TED Conversations

Amy Peach

Director of Instructional Technology, Fontbonne University, St Louis, MO USA


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What will it take for everyone to become a teacher?

Traditionally only trained educators or college faculty with advanced degrees in a content area have been considered teachers. Do you consider yourself a teacher? What do you teach? If someone offered you a small stipend to become a secondary instructor for a class to share your expertise, what assistance or training do you think you would need to be comfortable in saying yes?


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    Mar 2 2014: Hi Amy,
    I believe we are all teachers and students in the life experience. That being said, yes, I consider myself a teacher, and also a student. The role I experience can be either as the teacher, student, or both at the same time, which seems more common for me:>)

    Regarding my "expertise".....I do not consider myself an "expert" in anything. I am simply another human, willing to share thoughts, feelings, perceptions, perspectives, ideas, beliefs, experiences and lessons I have learned from others and from the life adventure:>)
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      Mar 2 2014: While you may not consider yourself an expert, many might say you have more knowledge of the best strategies for various sorts of planting in your part of Vermont than just about anyone, I would guess.

      I know you have been a volunteer at many things. Around here there are master gardener programs in which people like you advise people who are facing challenges in their own local gardens. It is a formal volunteer program.

      Here, I think, you would be considered a "master gardener."
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        Mar 2 2014: Well thanks Fritzie!

        We have master gardener programs here too, and while a lot of my friends have a degree, and are considered master gardeners, that's all I have is 60+ years in a garden....nothing official...LOL!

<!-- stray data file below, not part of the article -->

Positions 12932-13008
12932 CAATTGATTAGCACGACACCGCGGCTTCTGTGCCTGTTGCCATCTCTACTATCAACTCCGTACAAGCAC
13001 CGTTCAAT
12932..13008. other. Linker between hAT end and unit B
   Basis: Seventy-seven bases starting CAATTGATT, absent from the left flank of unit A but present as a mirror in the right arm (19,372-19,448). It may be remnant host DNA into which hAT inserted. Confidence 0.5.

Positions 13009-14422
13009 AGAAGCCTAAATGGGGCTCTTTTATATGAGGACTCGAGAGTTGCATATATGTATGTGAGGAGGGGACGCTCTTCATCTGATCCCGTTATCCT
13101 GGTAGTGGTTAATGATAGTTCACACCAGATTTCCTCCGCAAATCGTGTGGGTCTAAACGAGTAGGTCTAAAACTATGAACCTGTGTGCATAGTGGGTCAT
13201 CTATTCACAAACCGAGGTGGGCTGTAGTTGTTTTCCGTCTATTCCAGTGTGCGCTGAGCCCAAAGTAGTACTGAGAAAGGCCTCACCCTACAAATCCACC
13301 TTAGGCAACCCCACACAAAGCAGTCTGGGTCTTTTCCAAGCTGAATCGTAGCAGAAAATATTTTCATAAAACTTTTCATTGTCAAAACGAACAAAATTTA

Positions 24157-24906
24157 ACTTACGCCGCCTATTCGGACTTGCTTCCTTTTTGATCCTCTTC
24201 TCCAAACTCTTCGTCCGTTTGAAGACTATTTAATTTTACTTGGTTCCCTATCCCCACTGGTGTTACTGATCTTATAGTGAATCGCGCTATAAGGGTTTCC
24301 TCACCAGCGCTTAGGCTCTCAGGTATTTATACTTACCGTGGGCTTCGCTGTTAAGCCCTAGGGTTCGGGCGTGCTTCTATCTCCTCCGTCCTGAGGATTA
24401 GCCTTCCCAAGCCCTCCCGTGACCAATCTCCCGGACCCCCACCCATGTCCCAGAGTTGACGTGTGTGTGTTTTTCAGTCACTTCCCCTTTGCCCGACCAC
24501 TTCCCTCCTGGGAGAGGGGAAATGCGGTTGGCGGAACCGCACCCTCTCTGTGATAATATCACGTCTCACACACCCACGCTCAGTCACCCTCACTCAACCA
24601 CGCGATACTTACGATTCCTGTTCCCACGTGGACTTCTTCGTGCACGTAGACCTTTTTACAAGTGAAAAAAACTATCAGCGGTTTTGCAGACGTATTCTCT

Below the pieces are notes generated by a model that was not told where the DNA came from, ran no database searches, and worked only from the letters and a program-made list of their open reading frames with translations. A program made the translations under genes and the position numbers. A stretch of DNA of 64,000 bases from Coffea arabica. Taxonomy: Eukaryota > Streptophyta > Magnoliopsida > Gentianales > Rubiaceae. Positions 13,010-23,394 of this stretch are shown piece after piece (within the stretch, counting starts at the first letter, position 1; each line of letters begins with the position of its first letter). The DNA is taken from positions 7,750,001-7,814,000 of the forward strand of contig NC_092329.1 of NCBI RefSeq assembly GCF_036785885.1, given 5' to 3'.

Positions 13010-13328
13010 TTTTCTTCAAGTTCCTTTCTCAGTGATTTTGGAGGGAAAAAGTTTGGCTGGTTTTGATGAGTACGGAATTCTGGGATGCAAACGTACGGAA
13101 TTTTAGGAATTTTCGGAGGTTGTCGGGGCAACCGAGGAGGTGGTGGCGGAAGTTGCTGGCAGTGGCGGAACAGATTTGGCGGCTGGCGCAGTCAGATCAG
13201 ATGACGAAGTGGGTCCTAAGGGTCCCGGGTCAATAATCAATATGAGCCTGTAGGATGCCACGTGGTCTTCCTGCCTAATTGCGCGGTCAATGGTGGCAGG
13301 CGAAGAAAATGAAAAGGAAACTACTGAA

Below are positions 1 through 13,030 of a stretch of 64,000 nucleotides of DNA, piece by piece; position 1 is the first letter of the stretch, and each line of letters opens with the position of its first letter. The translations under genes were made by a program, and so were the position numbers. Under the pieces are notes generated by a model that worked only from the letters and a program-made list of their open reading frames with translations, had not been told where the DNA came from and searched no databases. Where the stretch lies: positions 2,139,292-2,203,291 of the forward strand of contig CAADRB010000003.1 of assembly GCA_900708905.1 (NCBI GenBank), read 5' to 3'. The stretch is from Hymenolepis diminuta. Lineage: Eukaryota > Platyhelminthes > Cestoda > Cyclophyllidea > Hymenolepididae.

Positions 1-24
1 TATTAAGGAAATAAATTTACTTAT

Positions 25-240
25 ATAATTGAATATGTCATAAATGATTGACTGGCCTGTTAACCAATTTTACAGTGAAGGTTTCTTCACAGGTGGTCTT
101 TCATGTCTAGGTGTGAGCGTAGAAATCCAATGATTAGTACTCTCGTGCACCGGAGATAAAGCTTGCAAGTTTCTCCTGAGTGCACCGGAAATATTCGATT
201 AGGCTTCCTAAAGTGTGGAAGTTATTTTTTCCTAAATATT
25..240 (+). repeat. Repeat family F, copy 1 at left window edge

When the gardens at my home were open to the public, I was often sharing what I have learned over the years, AND I strongly encourage people to EXPLORE on their own, because not all gardens are the same, and not all gardeners are the same, so results may often be different. That is something the books often leave out of the "education".

        Anyway, I usually perceive the exploration as much fun and opportunity to gain knowledge as the end result... in any life exploration:>)
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          Mar 2 2014: I understand. I posted only because some people think of expertise as having a degree or knowing *everything* in a field, but in something like gardening, experience planting a range of things in the same place for six decades sounds like expertise to me.
        • Mar 3 2014: I totally agree with your assessment of Colleen and I would consider her very professional in many areas. The world needs more non-professional professionals if you get the drift. Degrees now-a-days just means they know how to shuffle papers and words around. Experience is an asset of real value. Computers can shuffle papers and words around much faster and more accurate than any humans so why hire for that. Corporations simply will not and cannot afford to hire people with no value. People come with an enormous amount of baggage the moment they walk through the door so they better have some enormous talent to weight out all the negative liabilities they come with.
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          Mar 3 2014: Oh, don't get me started. I need to find a master gardener in my area. It's a skill I have NOT mastered. I'm excellent at eating jalapenos, but not great at growing them :)
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        Mar 3 2014: That's a pretty common human challenge Amy......good at eating, and not so good at growing food!

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